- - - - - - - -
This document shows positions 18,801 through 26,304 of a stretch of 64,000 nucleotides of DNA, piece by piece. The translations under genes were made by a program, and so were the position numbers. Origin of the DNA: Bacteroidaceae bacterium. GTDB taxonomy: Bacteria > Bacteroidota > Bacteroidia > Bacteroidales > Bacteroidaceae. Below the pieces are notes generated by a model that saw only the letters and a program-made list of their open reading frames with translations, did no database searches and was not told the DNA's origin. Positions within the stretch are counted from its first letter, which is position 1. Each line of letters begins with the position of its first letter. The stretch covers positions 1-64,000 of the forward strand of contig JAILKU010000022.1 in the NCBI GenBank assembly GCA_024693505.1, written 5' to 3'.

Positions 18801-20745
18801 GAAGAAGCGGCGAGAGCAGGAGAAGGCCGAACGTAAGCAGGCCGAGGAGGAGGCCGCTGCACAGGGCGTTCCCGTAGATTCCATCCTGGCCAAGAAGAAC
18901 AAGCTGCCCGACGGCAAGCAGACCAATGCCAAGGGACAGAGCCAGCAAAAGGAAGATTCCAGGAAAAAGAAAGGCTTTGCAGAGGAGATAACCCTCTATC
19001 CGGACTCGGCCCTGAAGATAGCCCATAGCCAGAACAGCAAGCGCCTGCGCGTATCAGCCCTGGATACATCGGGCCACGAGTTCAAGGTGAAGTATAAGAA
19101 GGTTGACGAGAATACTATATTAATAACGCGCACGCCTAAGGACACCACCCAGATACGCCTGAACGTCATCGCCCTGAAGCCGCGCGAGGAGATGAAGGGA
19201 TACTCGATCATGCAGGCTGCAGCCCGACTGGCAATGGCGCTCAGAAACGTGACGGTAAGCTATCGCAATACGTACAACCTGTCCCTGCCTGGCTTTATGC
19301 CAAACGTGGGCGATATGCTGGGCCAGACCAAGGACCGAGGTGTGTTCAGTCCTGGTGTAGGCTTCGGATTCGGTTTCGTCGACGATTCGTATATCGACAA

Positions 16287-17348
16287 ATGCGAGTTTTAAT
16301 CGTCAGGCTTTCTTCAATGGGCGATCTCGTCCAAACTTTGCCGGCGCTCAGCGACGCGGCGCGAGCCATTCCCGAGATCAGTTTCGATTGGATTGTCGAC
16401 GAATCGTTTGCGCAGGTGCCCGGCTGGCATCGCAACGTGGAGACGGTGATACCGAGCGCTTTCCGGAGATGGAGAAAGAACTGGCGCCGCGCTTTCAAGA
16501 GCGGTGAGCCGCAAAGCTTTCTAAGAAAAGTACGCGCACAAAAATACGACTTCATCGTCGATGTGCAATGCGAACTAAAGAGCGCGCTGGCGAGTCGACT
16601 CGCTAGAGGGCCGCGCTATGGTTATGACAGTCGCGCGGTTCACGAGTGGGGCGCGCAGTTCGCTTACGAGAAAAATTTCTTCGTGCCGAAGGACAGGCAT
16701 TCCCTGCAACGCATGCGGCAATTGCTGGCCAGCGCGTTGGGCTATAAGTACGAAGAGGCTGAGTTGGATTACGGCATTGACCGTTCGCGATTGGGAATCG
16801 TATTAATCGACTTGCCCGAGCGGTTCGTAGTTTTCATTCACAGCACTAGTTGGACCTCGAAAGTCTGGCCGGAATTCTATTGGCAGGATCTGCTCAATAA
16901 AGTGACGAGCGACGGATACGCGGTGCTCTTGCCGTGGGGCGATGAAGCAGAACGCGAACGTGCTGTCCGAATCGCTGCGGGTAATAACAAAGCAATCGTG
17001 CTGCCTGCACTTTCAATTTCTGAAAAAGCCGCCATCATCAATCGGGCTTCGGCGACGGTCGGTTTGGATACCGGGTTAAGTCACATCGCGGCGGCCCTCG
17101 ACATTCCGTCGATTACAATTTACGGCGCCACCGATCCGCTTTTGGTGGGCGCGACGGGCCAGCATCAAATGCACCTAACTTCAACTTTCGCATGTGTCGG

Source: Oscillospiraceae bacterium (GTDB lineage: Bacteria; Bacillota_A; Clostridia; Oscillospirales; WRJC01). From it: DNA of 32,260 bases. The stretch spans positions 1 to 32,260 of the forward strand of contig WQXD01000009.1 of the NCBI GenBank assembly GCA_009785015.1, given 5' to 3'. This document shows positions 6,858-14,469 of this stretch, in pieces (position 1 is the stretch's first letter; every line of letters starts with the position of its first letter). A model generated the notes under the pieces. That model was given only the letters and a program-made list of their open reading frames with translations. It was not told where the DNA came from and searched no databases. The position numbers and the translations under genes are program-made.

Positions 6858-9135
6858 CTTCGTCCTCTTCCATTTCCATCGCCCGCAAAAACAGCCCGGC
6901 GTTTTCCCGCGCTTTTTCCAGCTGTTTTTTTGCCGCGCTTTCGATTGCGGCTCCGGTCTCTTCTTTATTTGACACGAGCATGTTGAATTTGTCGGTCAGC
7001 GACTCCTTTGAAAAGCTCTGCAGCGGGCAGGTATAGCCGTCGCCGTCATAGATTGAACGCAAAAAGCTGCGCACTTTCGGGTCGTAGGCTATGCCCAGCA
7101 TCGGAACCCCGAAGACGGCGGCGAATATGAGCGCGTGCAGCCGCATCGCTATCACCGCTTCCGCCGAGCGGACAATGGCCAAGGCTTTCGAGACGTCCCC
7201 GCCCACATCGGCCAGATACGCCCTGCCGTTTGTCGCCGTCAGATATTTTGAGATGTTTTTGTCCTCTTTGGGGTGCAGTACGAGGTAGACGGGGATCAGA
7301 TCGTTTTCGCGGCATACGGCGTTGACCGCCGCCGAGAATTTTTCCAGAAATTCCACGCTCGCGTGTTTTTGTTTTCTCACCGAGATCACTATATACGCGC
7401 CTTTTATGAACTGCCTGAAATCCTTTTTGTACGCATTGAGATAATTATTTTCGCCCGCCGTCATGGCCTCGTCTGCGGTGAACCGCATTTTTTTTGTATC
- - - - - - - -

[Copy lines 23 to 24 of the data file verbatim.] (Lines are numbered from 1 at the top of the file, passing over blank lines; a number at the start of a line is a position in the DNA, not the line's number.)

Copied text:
6901 GTTTTCCCGCGCTTTTTCCAGCTGTTTTTTTGCCGCGCTTTCGATTGCGGCTCCGGTCTCTTCTTTATTTGACACGAGCATGTTGAATTTGTCGGTCAGC
7001 GACTCCTTTGAAAAGCTCTGCAGCGGGCAGGTATAGCCGTCGCCGTCATAGATTGAACGCAAAAAGCTGCGCACTTTCGGGTCGTAGGCTATGCCCAGCA